Figure 3. Nonuniform correlations of proinsulin, insulin and P/I ratio with fasting hemoglobin A1C (HbA1c) in normal, prediabetic and diabetic groups. (A) Fasting proinsulin levels were not significant associated HbA1c in all groups of normal, prediabetes and diabetes. Data from 1579 participants were log transformed, scatter plotted and linear modeled by using R language for each subgroup (normal in red, prediabetes in green and diabetes in blue). Association strength was evaluated by Spearman's association coefficient (Rho) using SPSS software: ns, not significant. Shaded line, linear regression with 95% of confidence interval (CI). (B) Negative association of proinsulin levels after 2 hours of glucose stimulation with fasting HbA1c. The association is stronger in diabetic group (Rho = 0.346) than in normal and prediabetic groups. (C) Fasting insulin levels had weak and negative association with fasting HbA1c in diabetic group but not normal and prediabetic groups. (D) Insulin levels after 2 hours of glucose stimulation had no correlation with fasting HbA1c in normal group, weak association in prediabetic group and close to strong association in diabetic group (Rho= -0.589). (E) Fasting P/I ratio and fasting HbA1c were weakly associated in diabetic group not but normal and prediabetic groups. (F) P/I ratio after 2 hours of glucose stimulation was moderately associated with fasting HbA1c in diabetic group, weakly in prediabetic group but not significant in normal group.
Proinsulin and insulin correlation with postprandial glucose in normal, prediabetic and diabetic groups
Postprandial glucose levels, e.g. plasma glucose levels after 2 hour of glucose stimulation in an oral glucose tolerance test (OGTT2hPG), is one of the three indicators used to diagnose T2D . We studied the correlation of this parameter with proinsulin and insulin levels at fasting stage and after glucose stimulation. In the whole population, there were weak associations of OGTT2hPG with fasting proinsulin levels (Supplementary Figure 3A, rho = 0.164), postprandial proinsulin levels (Supplementary Figure 3B, Rho = 0.194) and fasting insulin levels (Supplementary Figure 3C, Rho = 0.164). There was a moderate association between OGTT2hPG with postprandial insulin levels (Supplementary Figure 3D, Rho = 0.434), with a regression coefficient β = 0.223 (Table 1). The association remained significant after adjusting for age, sex and BMI (Table 1). The association of fasting P/I ratio with OGTT2hPG was not significant, however, there was a negative association between postprandial P/I ratio and OGTT2hPG (Supplementary Figure 3F, Rho = -0.228).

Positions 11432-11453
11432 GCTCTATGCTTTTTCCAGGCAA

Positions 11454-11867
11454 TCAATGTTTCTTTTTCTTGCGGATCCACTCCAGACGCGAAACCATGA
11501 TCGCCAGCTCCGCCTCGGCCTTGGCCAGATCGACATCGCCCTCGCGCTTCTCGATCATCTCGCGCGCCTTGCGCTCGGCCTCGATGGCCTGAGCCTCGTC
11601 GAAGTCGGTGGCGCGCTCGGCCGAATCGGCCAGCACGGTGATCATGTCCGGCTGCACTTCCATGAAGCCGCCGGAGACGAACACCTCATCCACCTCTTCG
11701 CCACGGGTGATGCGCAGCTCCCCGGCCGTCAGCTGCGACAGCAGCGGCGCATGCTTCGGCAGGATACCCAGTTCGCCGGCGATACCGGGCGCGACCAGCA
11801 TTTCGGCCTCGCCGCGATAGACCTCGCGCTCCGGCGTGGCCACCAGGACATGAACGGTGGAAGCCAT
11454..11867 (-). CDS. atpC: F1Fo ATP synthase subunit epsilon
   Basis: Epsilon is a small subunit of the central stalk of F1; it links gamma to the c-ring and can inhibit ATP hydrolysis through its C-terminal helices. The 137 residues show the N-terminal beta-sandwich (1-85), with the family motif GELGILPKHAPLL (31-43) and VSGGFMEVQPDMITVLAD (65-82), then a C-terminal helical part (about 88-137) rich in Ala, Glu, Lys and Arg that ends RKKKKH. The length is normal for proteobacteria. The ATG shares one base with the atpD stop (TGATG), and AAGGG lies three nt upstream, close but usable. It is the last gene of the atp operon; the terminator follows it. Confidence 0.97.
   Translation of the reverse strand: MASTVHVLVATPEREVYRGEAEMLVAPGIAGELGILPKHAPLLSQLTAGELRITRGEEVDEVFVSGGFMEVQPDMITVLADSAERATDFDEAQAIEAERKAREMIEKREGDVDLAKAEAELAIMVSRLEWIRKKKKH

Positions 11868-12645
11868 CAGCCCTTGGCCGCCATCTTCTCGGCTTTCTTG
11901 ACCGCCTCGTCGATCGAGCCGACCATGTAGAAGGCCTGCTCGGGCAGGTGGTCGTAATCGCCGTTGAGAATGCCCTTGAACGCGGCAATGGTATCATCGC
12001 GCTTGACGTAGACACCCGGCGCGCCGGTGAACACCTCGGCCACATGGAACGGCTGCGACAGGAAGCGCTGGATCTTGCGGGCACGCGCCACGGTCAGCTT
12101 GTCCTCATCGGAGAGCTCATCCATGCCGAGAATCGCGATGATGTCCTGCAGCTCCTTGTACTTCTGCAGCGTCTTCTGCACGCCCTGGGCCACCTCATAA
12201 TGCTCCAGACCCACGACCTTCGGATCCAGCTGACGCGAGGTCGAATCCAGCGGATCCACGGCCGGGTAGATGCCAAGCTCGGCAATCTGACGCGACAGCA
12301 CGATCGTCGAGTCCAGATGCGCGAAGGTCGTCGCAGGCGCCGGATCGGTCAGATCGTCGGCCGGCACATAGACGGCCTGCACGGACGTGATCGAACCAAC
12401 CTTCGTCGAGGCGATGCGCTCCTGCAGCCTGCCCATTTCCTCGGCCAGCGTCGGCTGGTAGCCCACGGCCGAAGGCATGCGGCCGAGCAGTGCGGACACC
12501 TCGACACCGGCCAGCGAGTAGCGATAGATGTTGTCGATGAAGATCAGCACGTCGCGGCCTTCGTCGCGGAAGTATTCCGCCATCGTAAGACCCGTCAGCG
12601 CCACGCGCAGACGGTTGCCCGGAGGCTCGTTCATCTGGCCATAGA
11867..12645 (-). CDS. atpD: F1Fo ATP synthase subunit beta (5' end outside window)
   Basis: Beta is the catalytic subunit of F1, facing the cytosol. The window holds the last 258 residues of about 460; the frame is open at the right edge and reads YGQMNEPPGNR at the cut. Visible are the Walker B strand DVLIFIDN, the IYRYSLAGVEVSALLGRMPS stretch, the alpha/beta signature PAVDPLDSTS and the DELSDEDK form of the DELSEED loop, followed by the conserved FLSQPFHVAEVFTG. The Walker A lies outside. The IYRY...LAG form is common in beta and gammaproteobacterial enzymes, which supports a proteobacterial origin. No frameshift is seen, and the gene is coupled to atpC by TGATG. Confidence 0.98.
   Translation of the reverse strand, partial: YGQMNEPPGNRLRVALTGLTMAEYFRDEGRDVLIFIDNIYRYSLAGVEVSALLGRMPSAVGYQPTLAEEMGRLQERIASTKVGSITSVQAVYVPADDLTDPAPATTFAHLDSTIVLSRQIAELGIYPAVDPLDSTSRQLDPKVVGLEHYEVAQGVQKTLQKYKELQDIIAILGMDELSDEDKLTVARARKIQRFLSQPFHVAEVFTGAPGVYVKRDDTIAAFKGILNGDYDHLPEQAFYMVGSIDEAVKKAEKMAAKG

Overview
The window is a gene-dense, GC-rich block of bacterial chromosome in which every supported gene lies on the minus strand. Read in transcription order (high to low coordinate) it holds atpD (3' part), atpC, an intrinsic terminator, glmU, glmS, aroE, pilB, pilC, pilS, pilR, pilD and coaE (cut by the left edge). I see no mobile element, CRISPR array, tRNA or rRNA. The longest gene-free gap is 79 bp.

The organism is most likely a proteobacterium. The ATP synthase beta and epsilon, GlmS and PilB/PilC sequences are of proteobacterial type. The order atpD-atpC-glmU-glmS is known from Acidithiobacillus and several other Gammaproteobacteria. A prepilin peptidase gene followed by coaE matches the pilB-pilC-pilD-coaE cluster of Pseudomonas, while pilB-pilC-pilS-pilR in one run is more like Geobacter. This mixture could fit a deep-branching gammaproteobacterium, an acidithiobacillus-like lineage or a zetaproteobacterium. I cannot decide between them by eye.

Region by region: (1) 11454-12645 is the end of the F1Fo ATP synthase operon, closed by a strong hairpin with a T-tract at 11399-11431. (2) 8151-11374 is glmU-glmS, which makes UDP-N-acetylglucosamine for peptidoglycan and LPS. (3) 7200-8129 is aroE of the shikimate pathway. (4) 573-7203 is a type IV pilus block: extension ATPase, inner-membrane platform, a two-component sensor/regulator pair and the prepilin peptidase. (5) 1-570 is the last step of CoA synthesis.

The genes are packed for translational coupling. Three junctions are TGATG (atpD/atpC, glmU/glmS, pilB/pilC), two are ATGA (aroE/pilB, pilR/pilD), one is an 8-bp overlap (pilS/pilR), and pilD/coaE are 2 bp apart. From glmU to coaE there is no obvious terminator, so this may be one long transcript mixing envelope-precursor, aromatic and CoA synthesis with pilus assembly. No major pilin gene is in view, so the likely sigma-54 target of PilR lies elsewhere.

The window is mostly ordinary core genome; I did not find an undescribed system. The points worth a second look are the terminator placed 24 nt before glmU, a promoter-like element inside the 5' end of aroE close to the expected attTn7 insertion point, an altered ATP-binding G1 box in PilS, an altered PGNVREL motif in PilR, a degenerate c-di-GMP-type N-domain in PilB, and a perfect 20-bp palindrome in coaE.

Interestingly, the patterns of scatter plot of diabetic groups were quite different from normal and prediabetic groups in some cases (Supplementary Figure 3D–3F), prompting us to study the correlation in the subgroups. Importantly, although the correlations in subgroups generally agreed with that of the whole population (Figure 4A, 4B, 4E), there were some novel observations. Both normal and prediabetic groups had moderate, positive associations between postprandial insulin levels and OGTT2hPG (Figure 4D, Rho = 0.460 and 0.533, respectively). The regression coefficient β were 0.408 and 0.423 for normal and prediabetic groups, respectively, and the associations remained significant after adjusting for age, sex and BMI (Table 1). In contrast, the diabetic group did not show a significant association between postprandial insulin and OGTT2hPG, although trending a negative correlation (Figure 4D). The fasting P/I ratio became significantly associated with OGTT2hPG in diabetic groups (Figure 4E, Rho = 0.172), but not in the whole population (Supplementary Figure 3E). Again, in normal and prediabetic groups, glucose-stimulated P/I ratio were negatively correlated with OGTT2hPG but was trending positively in diabetic group (Figure 4F).